Hair transplant in Glasgow is the latest trend, not only for people who have lost their hair due to premature thinning but also for those who want to change their hairlines or grow a more appealing mane. Is hair transplantation, however, genuinely safe and effective? Is it a long-term process, or does it cause unintended tissue alterations in the body?
According to Trusted Source, hair loss affects roughly 60% of men and 50% of women worldwide. As a result, people frequently utilise over-the-counter medicines to combat this, including topical treatments like minoxidil (Rogaine).
Another way of restoration is hair transplant. Single scalp hairs were used in the first transplant in Japan in 1939. Physicians developed the “plug” procedure in the decades after that. This method involves the transplantation of large tufts of hair.
Specialists began to use mini- and micro-grafts to minimise the illusion of implanted hair on the scalp as time went on.
Everything you need to know is as follows:
Is it true that hair transplants are effective?
In most circumstances, hair transplants are more successful than over-the-counter hair regrowth methods. However, there are some factors to assess:
In three to four months, 10% to 80% of transplanted hair have fully grown back.
The transplanted hair will thin over with time.
Individuals with dormant hair follicles (sacs beneath the skin that used to hold hair but no longer do) may have less effective transplants. Still, according to a 2016 study trusted Source, plasma therapy can assist up to 75% of implanted hairs entirely regrow.
Hair transplants aren’t always successful. They’re primarily used to repair hair if you’re naturally balding or thinning or if you’ve lost hair due to an injury.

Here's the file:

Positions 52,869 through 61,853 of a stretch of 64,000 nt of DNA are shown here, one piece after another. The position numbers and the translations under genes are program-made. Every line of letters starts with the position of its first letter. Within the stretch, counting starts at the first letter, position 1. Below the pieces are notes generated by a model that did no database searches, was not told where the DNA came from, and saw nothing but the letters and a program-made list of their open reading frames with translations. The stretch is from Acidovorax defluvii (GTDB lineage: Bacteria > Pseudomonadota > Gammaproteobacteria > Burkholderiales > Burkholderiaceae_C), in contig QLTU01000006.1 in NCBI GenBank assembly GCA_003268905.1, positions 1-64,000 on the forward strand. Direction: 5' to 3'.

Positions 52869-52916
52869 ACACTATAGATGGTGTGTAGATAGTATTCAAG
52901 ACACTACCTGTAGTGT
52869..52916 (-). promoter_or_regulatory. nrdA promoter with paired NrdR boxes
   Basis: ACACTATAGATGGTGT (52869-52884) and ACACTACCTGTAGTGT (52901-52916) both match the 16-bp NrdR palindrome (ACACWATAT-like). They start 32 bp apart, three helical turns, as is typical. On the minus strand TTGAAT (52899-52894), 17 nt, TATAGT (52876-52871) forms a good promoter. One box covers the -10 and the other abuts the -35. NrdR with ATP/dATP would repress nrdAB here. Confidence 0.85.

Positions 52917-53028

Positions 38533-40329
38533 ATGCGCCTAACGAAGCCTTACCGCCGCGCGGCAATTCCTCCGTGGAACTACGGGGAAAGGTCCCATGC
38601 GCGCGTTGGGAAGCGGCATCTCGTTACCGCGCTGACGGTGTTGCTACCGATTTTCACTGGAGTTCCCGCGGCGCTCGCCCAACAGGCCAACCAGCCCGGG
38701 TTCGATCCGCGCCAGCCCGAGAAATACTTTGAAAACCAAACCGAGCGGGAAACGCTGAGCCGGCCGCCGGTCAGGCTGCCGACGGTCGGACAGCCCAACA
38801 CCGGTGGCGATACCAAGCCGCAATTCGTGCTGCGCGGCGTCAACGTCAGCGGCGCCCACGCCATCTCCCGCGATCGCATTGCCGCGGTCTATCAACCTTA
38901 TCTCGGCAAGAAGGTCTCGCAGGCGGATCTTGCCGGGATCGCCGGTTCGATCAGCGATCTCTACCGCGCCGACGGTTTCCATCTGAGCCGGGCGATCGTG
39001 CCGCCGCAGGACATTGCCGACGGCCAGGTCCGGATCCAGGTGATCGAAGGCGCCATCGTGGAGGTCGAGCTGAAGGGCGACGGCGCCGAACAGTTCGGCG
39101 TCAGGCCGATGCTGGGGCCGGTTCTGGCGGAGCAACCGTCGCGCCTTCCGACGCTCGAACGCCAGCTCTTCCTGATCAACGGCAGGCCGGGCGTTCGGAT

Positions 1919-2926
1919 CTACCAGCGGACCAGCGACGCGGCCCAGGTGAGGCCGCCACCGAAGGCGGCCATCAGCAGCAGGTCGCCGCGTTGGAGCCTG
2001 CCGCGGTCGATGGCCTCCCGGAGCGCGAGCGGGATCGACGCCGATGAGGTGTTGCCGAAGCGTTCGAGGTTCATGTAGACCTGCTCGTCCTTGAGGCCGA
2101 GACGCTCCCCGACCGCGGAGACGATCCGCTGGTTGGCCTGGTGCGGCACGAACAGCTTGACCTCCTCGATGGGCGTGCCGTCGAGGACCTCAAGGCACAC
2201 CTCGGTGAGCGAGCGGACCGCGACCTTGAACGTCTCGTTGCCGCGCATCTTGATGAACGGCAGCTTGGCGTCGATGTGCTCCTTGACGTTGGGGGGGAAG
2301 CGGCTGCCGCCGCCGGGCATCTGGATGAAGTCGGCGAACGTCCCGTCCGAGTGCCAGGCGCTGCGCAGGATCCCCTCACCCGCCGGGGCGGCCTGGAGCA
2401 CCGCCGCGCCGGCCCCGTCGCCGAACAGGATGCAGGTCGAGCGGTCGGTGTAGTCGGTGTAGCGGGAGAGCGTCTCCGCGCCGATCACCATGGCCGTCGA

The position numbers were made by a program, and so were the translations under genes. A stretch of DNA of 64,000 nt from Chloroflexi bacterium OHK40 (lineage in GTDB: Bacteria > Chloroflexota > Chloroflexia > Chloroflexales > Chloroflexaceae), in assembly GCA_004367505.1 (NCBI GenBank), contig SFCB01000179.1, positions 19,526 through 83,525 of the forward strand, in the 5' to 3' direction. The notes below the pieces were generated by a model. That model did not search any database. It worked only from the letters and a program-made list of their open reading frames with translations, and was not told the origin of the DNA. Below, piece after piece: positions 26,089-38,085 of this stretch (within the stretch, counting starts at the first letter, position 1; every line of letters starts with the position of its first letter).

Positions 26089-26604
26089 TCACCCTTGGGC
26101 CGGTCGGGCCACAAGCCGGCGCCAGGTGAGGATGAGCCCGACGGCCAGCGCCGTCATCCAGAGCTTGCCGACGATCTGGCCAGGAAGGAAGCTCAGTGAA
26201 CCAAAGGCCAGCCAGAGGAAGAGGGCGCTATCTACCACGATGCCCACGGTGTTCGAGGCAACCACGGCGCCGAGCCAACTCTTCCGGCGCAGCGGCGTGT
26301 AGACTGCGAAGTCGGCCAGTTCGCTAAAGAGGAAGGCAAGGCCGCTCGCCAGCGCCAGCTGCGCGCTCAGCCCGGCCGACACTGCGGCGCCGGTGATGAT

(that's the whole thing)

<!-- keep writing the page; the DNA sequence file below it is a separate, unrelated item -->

Because most hair transplants use your current hair, they’re not as effective for treating persons who have:
baldness and extensive thinning
Radiotherapy or other drugs can cause hair loss.
Injuries to the scalp have left extensive scars on the scalp.
What is the procedure for a hair transplant?
A hair transplant is a procedure that takes your existing hair and transplants it to an area where you don’t have any. It’s usually obtained from the back of your head, although other regions of your body might also be used.
Your specialist sanitises the spot where the hair should be taken and numbs it with anesthesia before beginning the graft. You can even ask for medication if you want to sleep through the process.
Following that, your surgeon will undertake one of two transplant procedures: FUT or FUT.
Follicular Unit Extraction (FUE)
The physician will take individual hair follicles from the side and back of your scalp to transplant in the balding area during this surgery. The strands in these two parts are DHT resistant, which means they can tolerate the natural metabolite produced by your body and the androgen hormones that frequently cause hair loss.
Although this is a time-consuming process, scarring is minor and will only become apparent once your natural hair has grown back.
FUE for those who desire their hair short.
Follicular Unit Transplantation (FUT)
Strip harvesting is another name for it. This transplant process involves cutting a strip of hair from behind or sides of the scalp and transplanting thousands of hair follicles into the thinning area in a single appointment.
FUE is more prevalent among men, whereas FUT is appropriate for both men and women.
Difference Between FUT and FUE
FUE harvests hair follicles with a strip of skin and leaves a big linear scar at the back of the scalp, whereas FUT harvests hair follicles with a strip of skin and leaves a sizeable linear scar at the back of the scalp.
Because removing individual hair transplants with greater precision takes more time with FUE than with FUT, this hair transplant process is more expensive. On the other hand, the results are as impressive, resulting in permanent, natural hair regeneration.
FUE hair transplant scarring is minimal, making it a perfect choice for those who wish to keep their hair short. However, this does not imply that FUT will leave you with noticeable scarring; we strive to minimise this to a minimum, and once your hair grows back, it will be invisible.
FUE is a better option for those who lead an active lifestyle because it provides more comfort during the healing phase. There is also no need to remove the sutures.
Both hair restoration techniques necessitate the services of a qualified and experienced surgeon; otherwise, the outcomes may be damaging to the way your hair regrows, and recovery may be more painful and time-consuming.
If you’ve had a botched hair transplant that has made you feel uneasy, you can conduct a second opinion from another clinic.
Published at Tue, 23 Nov 2021 21:40:29 -0500